Victoria Falls presents a spectacular sight of awe-inspiring beauty and grandeur on the Zambezi River, forming the border between Zambia and Zimbabwe.
Victoria Falls, situated in southern Africa, is the largest waterfall in the world. Here are a few astounding facts about this beautiful natural wonder.
Width: 1,708 m
Height: 108 m
Other Name: The Smoke that Thunders
Named after: The British Queen
National Parks: Mosi-oa-Tunya National Park and Victoria Falls National Park
The legendary Victoria Falls is undoubtedly one of the most exquisite places in the world.
Not only is it one of the seven natural wonders, it is also the largest waterfall on the planet.
It is situated on the Zambezi River at the border of Zambia and Zimbabwe, in southern Africa.
The enormous waterfall, which was first discovered by a Scottish explorer, attracts almost a million visitors every year due to its various attractive features. Here are a few amazing facts about the falls.
Facts about the Victoria Falls
» On a full moon night, one can see beautiful rainbows formed over the falls due to the reflection of the Moon (moon bows). The place is also perfect to see rainbows, which are visible from up to 30 miles of the fall.
» River Zambezi, that forms the Victoria Falls, is the fourth largest African river after River Nile, River Congo, and River Niger.
» The falls seem to dissect the Zambezi river into two, since it is exactly halfway from its source (at 1,677 miles).
» Although the falls are the widest, considering the sheet of water, they are neither the widest (Khone Falls), nor the highest (Angel Falls) in the world.
» The falls were first seen by a European explorer named David Livingstone.
» An estimated 600 million cubic liters of water hits the ground every minute on the Victoria Falls.
» The falls wouldn’t exist without the Zambezi River. They are a part of its 2,574 km long stretch.
» People from all around the world come to visit the falls between September and December, which is the best time to visit the Victoria Falls. This is when the flow of the river lessens, thereby, allowing adventurers to swim to the extreme edge of the falls, into a naturally formed pool called the Devil’s Pool.
» The pool is accessible from the Livingstone Island, the very same place from where Livingstone first saw the falls. Swimming into the pool leaves you just inches away from the fall.
» It is also a great place for thrill seekers to bungee jump. They usually fall 364 feet until they hang upside down, just inches above the fall.
» The falls are 1,708 meters wide and 108 meters high, making them the largest mass of falling water on the earth.
» The falls are one and a half times wider, and twice the height of the Niagara Falls.
» Due to the water vapor rising because of the falls, the Victoria Falls Rain forest, which is situated on the Zimbabwean side of the falls, receives rains 24×7.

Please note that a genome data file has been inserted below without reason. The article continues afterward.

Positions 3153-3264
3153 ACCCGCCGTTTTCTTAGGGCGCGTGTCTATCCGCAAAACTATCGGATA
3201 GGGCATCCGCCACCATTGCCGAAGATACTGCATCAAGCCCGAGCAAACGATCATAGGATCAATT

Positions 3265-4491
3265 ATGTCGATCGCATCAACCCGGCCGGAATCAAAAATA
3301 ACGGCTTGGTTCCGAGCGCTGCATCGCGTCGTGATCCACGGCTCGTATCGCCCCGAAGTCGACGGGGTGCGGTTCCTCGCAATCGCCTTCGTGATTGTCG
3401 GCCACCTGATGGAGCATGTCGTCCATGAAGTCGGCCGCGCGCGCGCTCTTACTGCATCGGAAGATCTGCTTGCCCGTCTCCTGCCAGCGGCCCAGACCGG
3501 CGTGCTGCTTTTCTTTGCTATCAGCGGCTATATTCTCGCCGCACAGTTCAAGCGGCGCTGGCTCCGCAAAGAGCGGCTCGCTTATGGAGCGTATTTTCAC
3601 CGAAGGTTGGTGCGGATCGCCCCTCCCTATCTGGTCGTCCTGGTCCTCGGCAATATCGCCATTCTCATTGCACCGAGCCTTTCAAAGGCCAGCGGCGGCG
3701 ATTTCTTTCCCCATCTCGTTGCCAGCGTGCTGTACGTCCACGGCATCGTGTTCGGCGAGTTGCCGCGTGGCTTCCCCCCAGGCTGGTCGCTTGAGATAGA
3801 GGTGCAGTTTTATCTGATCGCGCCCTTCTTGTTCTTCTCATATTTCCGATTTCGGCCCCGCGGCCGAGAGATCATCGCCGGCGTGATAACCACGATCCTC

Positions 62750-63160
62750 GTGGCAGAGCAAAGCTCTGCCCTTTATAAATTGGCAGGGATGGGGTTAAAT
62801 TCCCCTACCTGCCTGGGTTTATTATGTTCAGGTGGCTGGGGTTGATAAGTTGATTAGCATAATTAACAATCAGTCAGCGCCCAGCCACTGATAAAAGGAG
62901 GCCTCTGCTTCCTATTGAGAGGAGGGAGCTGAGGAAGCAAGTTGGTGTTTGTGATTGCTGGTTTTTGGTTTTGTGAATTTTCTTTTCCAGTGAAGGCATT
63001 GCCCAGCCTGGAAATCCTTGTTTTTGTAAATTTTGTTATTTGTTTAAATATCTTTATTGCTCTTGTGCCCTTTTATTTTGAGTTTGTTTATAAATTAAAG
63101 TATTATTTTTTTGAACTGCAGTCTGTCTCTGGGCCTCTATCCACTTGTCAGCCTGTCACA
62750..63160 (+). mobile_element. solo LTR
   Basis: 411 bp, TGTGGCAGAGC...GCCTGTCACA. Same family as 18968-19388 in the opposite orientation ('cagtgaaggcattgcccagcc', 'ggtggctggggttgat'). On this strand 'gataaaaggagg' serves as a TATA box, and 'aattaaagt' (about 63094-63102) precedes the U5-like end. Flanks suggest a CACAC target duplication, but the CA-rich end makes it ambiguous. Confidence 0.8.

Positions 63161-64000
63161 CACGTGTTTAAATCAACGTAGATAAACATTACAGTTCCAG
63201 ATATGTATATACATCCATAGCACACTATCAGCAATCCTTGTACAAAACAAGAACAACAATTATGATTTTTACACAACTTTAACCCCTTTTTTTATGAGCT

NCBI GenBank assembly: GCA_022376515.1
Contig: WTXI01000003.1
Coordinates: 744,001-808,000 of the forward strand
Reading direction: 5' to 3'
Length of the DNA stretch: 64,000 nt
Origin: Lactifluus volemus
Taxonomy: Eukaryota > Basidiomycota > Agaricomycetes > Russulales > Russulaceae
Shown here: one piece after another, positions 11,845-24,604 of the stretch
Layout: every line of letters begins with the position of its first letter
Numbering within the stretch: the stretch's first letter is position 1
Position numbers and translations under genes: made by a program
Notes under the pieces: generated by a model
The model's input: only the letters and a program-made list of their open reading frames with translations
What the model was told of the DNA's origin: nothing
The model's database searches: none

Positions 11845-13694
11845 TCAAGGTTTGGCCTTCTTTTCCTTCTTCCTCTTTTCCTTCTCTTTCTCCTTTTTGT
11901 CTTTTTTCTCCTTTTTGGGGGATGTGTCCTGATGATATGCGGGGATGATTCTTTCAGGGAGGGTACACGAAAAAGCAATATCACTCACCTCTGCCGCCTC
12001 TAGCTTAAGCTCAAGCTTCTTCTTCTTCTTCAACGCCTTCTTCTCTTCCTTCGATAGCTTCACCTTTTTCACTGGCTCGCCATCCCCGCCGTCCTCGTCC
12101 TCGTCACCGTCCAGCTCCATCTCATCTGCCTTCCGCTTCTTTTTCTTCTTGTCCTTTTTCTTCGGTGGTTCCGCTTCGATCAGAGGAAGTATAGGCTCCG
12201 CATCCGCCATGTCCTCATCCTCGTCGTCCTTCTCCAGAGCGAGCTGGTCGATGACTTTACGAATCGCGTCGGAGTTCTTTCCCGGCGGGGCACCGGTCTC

» The waterfall was initially known as Mosi-oa-tunya, which means “The Smoke That Thunders.” It was named so because of the wide spray and the thunderous loud noise of the fall. Livingstone renamed the falls in honor of Queen Victoria in 1855. However, locals still refer to it with the old name.
» The falls are one of the Seven Natural Wonders of the World, which also includes Great Barrier Reef, the Grand Canyon, the Aurora Borealis, the Paricutin volcano, the Harbor of Rio de Janeiro, and Mount Everest.
» There are, in all, eight rock faults that have formed due to the heavy blows by the currents of the Zambezi River.
» There are, in all, six main streams at the falls. They are Zimbabwe, Devil’s Cataract, Eastern Cataract, Zambia, Main Falls, and Rainbow Falls.
» The two national parks at the falls are Mosi-oa-Tunya National Park and the Victoria Falls National Park.
» The national parks are home to a variety of elephants, zebra, antelopes, buffalo, and giraffe. Other animals like lions, leopards, baboons, crocodiles, hippos, eagles, and a variety of birds can also be seen.
» The Zambezi River, which is the largest river in Africa, flows 1,687 miles across nine countries―Zambia, DR Congo, Angola, Namibia, Botswana, Zimbabwe, Mozambique, Malawi, Tanzania―before it finally reaches the Indian Ocean.
» The native African people who live in the vicinity of Victoria Falls, mainly speak the Bantu language. They often communicate in Portuguese and English as well.
» The stone artifacts found near the falls show that early humans must have lived there almost two million years ago.
The Victoria Falls was declared as a World Heritage Site in 1989 for being the most exquisite waterfall in the world. However, sadly, the ineffectiveness at the management of the falls is a growing concern.